Meteorologists Follow Fate of Snowdrift on Mt. Esja Skip to content

Meteorologists Follow Fate of Snowdrift on Mt. Esja

The Icelandic Coast Guard flew over Mt. Esja near Reykjavík by helicopter on Wednesday to examine the status of a snowdrift from last winter in the pass Gunnlaugsskard. There is still a little snow left; meteorologists monitor it as a measurement of the climate.

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Mt. Esja seen from the sculpture Sólfarid after snowfall in June. Photo by Geir Ólafsson.

The next few days will determine whether the snowdrift prevails or disappears. Judging by history, its odds aren’t particularly good. From 2001 to 2010 it has vanished every year, even though is may have lasted until late September, Morgunbladid reports.

However, there may still be some hope for its survival; although the sun has shone on Mt. Esja in the past days, it has been cold on the mountain with frosty temperatures at night.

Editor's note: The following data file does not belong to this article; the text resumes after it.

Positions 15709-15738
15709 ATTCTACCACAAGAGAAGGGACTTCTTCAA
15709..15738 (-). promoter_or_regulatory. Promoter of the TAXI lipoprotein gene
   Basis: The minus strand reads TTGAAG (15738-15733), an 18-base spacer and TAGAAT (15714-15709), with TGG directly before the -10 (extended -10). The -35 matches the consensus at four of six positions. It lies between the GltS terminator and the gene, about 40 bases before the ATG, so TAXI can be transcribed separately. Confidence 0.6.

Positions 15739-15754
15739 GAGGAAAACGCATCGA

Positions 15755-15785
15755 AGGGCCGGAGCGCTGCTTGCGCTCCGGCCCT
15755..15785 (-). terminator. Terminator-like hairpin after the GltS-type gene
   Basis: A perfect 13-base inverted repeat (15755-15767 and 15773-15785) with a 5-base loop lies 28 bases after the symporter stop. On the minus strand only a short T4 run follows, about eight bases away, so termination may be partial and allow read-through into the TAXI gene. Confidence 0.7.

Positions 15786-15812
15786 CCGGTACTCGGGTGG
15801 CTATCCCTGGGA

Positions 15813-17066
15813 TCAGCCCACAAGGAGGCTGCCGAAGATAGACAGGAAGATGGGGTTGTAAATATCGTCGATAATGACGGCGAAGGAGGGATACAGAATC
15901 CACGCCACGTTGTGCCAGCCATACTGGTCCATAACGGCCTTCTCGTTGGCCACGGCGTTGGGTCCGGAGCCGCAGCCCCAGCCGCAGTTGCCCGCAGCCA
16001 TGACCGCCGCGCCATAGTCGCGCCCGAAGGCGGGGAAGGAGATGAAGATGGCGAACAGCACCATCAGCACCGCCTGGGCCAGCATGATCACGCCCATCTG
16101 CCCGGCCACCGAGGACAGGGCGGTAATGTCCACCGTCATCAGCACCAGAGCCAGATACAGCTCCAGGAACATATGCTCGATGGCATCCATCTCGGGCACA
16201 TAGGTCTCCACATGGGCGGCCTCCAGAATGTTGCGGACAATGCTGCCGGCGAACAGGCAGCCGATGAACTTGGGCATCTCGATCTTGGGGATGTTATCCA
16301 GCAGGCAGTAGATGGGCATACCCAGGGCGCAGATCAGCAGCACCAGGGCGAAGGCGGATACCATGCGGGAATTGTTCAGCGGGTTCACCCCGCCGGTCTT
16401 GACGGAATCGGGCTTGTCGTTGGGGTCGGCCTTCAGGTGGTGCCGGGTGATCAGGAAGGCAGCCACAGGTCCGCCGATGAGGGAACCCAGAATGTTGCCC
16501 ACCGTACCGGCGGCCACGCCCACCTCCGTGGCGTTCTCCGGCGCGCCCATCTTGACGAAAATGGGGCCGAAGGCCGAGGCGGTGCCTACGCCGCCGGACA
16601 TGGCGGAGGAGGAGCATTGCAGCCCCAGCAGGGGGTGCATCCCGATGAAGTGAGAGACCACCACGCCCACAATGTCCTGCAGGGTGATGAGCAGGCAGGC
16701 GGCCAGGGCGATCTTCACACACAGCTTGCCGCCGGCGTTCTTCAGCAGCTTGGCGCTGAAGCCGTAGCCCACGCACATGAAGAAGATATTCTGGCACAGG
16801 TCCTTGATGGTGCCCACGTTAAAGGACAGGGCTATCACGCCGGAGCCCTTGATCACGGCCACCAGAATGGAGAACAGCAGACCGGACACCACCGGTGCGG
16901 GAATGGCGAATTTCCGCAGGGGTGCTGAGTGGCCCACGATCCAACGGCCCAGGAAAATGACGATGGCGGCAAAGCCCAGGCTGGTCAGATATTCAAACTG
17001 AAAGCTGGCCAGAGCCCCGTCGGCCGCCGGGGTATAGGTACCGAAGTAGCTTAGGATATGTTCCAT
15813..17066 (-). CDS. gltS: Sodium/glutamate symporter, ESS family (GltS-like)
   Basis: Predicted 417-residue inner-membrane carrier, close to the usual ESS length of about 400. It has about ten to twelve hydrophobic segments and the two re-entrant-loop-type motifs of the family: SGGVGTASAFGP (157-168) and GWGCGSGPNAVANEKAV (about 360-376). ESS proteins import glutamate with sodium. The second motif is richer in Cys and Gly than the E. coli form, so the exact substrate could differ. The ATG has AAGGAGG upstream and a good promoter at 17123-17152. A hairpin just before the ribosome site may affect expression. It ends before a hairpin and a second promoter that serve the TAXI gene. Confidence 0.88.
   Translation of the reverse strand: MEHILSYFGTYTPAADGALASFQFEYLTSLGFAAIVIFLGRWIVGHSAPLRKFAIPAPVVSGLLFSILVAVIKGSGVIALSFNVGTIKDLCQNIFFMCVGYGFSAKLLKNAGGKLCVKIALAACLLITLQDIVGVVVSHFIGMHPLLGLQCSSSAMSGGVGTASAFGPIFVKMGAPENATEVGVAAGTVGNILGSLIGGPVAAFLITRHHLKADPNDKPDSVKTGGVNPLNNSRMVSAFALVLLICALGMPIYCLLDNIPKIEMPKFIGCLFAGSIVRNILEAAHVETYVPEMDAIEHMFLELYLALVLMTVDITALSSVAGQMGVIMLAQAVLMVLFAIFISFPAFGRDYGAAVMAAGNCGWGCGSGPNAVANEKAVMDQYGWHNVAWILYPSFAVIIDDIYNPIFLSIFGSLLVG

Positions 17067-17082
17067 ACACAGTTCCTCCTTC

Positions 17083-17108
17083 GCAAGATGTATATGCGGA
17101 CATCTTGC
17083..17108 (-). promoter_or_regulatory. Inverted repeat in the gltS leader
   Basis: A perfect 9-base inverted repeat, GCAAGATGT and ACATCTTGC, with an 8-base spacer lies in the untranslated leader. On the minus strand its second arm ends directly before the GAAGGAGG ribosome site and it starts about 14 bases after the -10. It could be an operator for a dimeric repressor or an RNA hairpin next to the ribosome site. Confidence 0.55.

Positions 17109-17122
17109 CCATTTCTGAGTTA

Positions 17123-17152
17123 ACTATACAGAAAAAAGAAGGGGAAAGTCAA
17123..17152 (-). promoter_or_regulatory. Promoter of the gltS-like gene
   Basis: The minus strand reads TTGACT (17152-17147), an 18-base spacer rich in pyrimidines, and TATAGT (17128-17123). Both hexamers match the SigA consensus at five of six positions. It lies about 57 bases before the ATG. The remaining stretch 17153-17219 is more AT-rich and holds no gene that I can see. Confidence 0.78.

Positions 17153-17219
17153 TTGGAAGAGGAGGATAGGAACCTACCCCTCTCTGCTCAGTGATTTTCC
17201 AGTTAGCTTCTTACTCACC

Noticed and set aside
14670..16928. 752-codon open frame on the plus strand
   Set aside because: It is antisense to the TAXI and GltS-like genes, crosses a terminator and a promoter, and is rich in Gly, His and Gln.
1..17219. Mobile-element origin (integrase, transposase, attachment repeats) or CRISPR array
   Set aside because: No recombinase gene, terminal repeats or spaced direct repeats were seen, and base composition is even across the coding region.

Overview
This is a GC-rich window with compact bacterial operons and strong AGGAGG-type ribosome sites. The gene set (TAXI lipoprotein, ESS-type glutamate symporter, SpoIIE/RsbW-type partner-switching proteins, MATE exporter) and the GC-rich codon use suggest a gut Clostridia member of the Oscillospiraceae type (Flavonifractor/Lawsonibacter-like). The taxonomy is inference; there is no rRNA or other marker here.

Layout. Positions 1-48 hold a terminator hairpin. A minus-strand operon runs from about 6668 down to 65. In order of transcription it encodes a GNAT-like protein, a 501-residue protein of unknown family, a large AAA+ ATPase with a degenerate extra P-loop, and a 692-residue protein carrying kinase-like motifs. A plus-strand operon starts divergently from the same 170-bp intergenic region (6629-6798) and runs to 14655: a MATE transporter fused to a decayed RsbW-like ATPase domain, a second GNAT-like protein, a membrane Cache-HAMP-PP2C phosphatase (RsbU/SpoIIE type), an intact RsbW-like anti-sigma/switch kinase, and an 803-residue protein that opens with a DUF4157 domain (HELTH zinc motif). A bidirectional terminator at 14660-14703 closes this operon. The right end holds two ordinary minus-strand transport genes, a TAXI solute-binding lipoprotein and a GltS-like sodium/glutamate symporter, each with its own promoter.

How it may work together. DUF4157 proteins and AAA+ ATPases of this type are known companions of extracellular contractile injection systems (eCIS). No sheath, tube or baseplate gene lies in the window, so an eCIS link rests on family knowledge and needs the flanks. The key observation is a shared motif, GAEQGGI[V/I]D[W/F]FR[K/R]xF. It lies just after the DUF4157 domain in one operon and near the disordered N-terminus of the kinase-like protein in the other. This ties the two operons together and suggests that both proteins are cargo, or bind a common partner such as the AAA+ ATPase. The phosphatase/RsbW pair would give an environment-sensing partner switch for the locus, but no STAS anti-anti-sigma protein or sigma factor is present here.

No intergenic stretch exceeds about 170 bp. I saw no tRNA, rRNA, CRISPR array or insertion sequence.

On the other hand, warmer temperatures and rain are forecast until after the weekend, meteorologist Páll Bergthórsson pointed out.

But the snowdrift may have an advantage this year in that there was a lot of snow in April and temperatures were cool at the beginning of summer.

“It is a very accurate measurement of heat,” he said of the snowdrift, which has been monitored regularly since 1909. Before that, since at least 1863, sources state it rarely disappeared during the summer.

Click here to read other recent weather-related news.

ESA

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